Digital ProgrammeQuestion and Answer

According to the Internet

As part of our Digital Programme’s recent Experimental Photography School, Search Engine Artist and Internet Imperialist Gretchen Andrew came by to discuss how the internet is imperially, creatively, and maliciously used as a source of definition. Revealing her creative process and using examples from her work, Gretchen invited us to consider the implications on image culture, while teaching us how to do it ourselves.


The Photographers’ Gallery: How did you first begin working with search engines as artistic mediums?

Gretchen Andrew: My first search engine piece was accidental. My painting mentor Billy Childish first taught me how to copy his work. I put these paintings on my website as “ NOT NOT Billy Childish paintings” because of their liminal, actor-like state of being both NOT Billy Childish paintings but also NOT entirely NOT Billy Childish paintings. These paintings started to emerge in search results ahead of and indistinguishable from the real deal. This “ not not” nuance is one that search engines, and computers in general, have a very difficult time with. I began to consider how else search engines struggle with nuance and what this means for the way they answer questions and the definitions they create.

TPG: What is your process?

GA: Like any good imperialist I begin by identifying existing vulnerabilities, words, search terms, ideas, places etc. that I might have a chance of getting my images to the top results for. I then go to my painting studio and consider the replacement imagery, how to make a body of work that redefines the existing internet reputation with appropriate nuance. I like to replace existing search results with paintings because, unlike with a lot of photography, the personal bias and hand of the maker is glaringly obvious. This reminder of objectivity, that all images have a perspective, is a large part of what I want to accomplish. I then spread these images around the internet in a way pleasing to searching engines called “ search engine optimisation.”

TPG: During the workshop you focused on Search Engine Optimisation (SEO) as a tool. At a basic level, what is SEO, how does it work, and how do you use it in your practice?

GA: SEO is a way of structuring web content to optimise discoverability by search engines. It involves establishing the credibility of your content in association with specific search terms, in large part through getting other sites with lots of visitors to link to your content. The network is really important which means to be successful in my internet imperialisation I need to make lots of content and rely on an increasing army of other creators. I use SEO to push my images up to the top of search results page where they become a larger element in the search term’s definition.

TPG: You call yourself an internet imperialist, what does that mean?

GA: By organising information in a certain way I can take over the online reputation of ideas, names, terms, but places are particularly interesting to me. I like the idea that, through manipulation of search engines, I can extend my definition-making influence in an outweighed way. Knowing how to use and organise information is like having a military.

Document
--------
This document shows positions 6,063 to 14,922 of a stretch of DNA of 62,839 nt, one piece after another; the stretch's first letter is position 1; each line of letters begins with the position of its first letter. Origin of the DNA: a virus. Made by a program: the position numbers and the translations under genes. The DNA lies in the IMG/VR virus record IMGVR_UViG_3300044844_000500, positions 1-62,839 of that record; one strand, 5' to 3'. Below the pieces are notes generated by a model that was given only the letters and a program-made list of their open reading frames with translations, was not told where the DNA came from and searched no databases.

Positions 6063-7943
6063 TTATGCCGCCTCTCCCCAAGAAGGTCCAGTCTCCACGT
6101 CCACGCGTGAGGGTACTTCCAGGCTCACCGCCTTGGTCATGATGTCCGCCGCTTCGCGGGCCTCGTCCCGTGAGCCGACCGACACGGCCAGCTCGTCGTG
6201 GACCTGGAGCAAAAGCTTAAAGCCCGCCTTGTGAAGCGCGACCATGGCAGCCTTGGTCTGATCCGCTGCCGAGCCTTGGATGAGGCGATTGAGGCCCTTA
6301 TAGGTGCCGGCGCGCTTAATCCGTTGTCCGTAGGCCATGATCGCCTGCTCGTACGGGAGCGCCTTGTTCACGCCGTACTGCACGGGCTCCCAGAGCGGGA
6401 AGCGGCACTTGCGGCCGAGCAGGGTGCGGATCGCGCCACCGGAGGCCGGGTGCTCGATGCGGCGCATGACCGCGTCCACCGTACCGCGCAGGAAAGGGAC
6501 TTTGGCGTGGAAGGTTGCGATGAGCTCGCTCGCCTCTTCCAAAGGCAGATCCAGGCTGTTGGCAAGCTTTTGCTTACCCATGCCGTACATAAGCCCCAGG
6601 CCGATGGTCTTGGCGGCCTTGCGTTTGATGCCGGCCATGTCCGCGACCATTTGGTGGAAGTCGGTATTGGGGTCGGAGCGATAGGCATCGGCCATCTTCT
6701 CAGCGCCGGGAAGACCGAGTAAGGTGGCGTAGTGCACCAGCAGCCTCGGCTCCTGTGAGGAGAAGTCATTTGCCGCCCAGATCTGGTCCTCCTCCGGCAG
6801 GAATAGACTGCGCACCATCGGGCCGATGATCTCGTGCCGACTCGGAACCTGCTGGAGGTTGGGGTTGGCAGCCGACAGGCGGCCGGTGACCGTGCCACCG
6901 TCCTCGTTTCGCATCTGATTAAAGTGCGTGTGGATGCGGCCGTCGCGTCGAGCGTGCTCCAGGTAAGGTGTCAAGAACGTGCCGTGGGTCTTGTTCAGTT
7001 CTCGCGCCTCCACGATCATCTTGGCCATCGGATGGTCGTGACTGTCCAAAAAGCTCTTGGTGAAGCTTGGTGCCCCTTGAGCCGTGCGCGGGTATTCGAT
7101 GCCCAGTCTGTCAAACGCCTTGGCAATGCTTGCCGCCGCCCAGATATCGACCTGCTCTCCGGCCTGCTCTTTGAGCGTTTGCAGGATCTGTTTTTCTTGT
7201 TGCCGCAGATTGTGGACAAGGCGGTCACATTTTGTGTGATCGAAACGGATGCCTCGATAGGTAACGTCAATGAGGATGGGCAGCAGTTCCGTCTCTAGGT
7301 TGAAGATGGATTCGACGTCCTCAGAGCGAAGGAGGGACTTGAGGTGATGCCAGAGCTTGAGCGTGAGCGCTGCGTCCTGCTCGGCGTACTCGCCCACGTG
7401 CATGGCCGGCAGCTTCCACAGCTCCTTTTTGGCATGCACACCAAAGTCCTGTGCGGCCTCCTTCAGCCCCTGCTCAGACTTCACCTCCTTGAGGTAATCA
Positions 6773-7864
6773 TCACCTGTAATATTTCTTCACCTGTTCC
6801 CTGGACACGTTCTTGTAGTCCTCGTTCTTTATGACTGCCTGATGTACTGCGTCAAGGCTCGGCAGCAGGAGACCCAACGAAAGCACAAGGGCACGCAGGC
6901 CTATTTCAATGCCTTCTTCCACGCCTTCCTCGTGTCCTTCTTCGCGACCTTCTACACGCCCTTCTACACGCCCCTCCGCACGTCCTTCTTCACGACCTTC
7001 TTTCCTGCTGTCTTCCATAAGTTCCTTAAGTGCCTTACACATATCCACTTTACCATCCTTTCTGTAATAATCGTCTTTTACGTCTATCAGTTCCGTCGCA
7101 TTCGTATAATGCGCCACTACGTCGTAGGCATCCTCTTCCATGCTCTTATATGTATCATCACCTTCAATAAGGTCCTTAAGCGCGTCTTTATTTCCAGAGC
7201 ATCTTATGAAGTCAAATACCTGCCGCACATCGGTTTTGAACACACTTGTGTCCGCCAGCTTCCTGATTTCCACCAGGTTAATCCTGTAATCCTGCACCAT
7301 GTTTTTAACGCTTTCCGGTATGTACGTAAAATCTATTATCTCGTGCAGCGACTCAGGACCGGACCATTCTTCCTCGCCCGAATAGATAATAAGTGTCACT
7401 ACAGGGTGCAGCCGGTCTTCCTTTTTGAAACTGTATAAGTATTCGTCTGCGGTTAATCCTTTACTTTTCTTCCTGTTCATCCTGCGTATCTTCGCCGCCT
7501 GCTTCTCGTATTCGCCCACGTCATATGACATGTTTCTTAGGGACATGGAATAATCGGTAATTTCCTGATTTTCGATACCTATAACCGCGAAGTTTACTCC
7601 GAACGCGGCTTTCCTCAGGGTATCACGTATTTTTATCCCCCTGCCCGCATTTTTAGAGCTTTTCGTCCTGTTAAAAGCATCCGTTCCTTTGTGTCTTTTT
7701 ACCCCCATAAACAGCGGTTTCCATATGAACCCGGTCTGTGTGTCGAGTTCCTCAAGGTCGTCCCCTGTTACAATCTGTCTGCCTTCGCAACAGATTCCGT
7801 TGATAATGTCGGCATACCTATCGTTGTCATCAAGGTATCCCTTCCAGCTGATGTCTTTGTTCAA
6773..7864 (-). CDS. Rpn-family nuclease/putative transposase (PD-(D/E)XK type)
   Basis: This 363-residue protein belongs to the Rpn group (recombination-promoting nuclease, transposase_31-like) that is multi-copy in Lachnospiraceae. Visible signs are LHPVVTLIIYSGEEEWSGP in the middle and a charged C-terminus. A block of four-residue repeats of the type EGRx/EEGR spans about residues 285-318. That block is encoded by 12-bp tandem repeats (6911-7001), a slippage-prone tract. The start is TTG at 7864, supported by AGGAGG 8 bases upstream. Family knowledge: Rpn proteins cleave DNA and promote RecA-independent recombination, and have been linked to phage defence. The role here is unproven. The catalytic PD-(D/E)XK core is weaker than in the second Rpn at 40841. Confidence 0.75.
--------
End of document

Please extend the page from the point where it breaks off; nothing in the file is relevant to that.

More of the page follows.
One of my current projects is to imperialise image search results for “ Bow New Hampshire” with my images of growing up there. It’s a very small town in a very small state so most of the people coming across these results won’t have a primary experience of it as a place. Instead they get my very consciously personal paintings.

“ Internet Imperialist” is a little tongue-in-cheek but also meant to remind us about all the very serious ways internet imperialism is occurring. I’ve been looking into how remote civilisations are represented online and experimenting with replacing their imposed online image identities with blank pieces of paper.

TPG: During Experimental Photography School you shared a video called “ Boys vs Girl.” How does it relate to the ideas we’ve been discussing?

GA: I think a lot about how image search is used as a de facto visual dictionary and how problematic this is because of the way it codifies the existing discrimination in culture. It’s great because it’s revealing but terrifying for the same reason. It’s an obsession of mine that we not use “ girl” to describe anyone over 16 or so. If you conduct and image search for “ girl” you get sexualised women. Conduct one for “ boy” you get children. Conduct one for “ guy” and you get professional looking men. This video is an ongoing project using search results for “ girl” and “ boy” to be arranged in a way that exposes the false equivalency and reinforces the importance of thinking deeply about the increasing authority we give to search engines and the algorithms that make them work.

Gretchen Andrew (born in California, 1988) is a Search Engine Artist and Internet Imperialist whose HOW TO HOW TO HOW TO & #accordingToTheInternet projects look at the internet as a tenuous form of authority that can be used to understand, manipulate, and imperialise definitions. Her search-based practice is accompanied by a painting practice that is used as an image source for her related Internal Imperialism. She has completed projects or exhibitions with The New York Metropolitan Museum of Art, The V&A Museum, The Photographer’s Gallery, The British Film Institute, The Lumen Prize for Digital Art, The British Arts Council, The White Building, Ace Hotel, The London Film School, and Whitcher Projects. She works in London with the artist Billy Childish.

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